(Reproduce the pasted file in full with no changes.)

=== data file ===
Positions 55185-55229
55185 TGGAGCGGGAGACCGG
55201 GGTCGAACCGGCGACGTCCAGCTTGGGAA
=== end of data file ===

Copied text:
Positions 55185-55229
55185 TGGAGCGGGAGACCGG
55201 GGTCGAACCGGCGACGTCCAGCTTGGGAA